Regardingprojections related to the Mayne integration, the amortization of intangibles isnow expected to be approximately $49 million in 2007 for the 11 months includedin our financial statements. The increase is due to the impact of foreignexchange, since we made our original projections. The majority of theintangible assets are denominated in Australian dollars and euros. So, theamortization will continue to fluctuate with exchange rates.

 

We continue toestimate that integration expenses for 2007 that runs through the incomestatement will be in the $45 million to $55 million range. And we also stillexpect other cash expenditures related to the acquisition, to be approximately$30 million to $40 million for 2007. And this spending is primarily forseverance and capital projects.

 

With that I’llturn the call back over to Chris for some additional comments before we takeyour questions. Chris?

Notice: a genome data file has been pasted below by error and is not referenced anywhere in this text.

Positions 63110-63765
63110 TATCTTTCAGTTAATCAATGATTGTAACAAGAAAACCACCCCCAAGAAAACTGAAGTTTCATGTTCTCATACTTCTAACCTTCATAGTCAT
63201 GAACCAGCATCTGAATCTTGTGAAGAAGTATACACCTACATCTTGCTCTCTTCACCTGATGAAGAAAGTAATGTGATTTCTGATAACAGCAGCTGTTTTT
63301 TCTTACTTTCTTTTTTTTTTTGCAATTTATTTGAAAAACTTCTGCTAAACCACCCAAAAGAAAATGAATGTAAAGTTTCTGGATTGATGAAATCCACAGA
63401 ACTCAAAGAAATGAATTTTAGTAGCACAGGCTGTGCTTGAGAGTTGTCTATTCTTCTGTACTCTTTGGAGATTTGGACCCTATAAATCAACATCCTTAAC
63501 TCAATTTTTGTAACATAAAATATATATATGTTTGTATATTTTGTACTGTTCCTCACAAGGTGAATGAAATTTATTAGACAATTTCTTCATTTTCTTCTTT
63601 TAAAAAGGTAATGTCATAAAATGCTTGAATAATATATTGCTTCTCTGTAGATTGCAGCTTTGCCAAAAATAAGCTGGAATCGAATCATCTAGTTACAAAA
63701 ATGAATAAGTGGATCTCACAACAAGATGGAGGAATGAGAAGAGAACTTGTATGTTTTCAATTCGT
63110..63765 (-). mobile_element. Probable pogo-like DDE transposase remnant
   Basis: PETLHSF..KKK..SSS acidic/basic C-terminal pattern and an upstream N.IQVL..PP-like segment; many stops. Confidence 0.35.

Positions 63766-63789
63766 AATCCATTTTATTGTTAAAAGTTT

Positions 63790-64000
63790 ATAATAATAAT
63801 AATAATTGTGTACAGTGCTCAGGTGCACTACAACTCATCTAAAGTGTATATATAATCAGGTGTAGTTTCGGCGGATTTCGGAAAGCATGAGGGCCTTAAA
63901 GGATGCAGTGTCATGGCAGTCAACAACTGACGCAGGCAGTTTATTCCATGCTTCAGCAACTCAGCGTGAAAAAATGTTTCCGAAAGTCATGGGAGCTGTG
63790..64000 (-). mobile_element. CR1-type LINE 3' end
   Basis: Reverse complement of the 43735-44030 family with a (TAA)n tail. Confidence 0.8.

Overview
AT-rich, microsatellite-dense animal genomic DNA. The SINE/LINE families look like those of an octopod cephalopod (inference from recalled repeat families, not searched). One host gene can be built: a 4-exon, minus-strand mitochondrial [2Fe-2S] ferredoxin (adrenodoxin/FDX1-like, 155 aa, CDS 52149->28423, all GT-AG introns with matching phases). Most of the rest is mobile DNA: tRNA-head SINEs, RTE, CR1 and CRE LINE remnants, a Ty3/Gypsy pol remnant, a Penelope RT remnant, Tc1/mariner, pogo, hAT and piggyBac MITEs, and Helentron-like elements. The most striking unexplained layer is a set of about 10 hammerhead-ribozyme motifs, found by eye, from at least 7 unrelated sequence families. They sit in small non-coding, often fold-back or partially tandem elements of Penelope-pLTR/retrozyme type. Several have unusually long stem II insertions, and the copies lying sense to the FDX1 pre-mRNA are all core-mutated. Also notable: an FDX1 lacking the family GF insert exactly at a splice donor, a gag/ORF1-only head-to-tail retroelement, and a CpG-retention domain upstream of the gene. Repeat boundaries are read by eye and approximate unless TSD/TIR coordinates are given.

Chris Begley

 

Looking outtowards next year, we are in the midst of our 2008 planning process. Theprocess each year involves not only a detailed examination of the businessopportunities, and any challenges for the upcoming year, but also a scan of thecurrent macro environmental and the competitive landscape.

 

We will providefull year 2008 guidance on our fourth quarter call in late February. But in themeantime, I’ll share with you some of the factors that we believe will benecessary to drive our success in the coming year.

 

First: is theachievement of the previously projected $50 million in cost synergies from theMayne acquisition. We continue to believe we are on track to achieve this target.

 

Second: is ourprogress in paying down the debt we took on with the Mayne acquisition. As Isaid earlier, repaying the debt is a key priority for our use of cash. We’vemade good progress this year and plan to continue using most of our cash flowfrom operations for debt reduction in 2008.